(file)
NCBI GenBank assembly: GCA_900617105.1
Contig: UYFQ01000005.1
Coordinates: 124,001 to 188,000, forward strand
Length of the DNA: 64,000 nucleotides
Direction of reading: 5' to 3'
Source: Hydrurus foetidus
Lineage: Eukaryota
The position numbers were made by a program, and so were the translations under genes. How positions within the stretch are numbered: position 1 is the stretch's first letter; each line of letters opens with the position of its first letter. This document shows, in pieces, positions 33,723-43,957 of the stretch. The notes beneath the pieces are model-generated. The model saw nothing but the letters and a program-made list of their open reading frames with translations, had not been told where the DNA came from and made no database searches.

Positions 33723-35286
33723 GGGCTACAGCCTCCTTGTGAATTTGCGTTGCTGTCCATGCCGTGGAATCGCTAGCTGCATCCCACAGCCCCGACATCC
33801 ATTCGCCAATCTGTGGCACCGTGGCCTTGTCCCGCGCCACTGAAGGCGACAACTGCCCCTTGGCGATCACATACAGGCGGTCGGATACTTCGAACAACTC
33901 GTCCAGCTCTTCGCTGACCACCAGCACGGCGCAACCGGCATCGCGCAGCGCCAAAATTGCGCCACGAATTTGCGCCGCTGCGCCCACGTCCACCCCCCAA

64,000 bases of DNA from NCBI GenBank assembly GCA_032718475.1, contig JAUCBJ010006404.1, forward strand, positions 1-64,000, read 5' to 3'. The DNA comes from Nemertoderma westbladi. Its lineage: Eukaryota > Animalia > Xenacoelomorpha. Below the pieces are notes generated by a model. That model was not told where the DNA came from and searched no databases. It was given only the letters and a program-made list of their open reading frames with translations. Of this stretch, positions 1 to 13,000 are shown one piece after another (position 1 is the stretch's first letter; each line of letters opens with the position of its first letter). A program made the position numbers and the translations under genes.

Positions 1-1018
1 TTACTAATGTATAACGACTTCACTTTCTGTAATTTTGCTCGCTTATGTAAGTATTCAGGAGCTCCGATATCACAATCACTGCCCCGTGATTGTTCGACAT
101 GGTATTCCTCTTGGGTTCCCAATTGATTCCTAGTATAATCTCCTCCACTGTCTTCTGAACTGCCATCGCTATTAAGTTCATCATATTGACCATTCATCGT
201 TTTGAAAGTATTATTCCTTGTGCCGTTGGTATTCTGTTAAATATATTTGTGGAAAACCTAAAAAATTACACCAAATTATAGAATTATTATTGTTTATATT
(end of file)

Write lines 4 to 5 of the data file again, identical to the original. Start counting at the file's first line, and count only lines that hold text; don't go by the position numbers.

Length of the DNA: 64,000 nucleotides
Direction of reading: 5' to 3'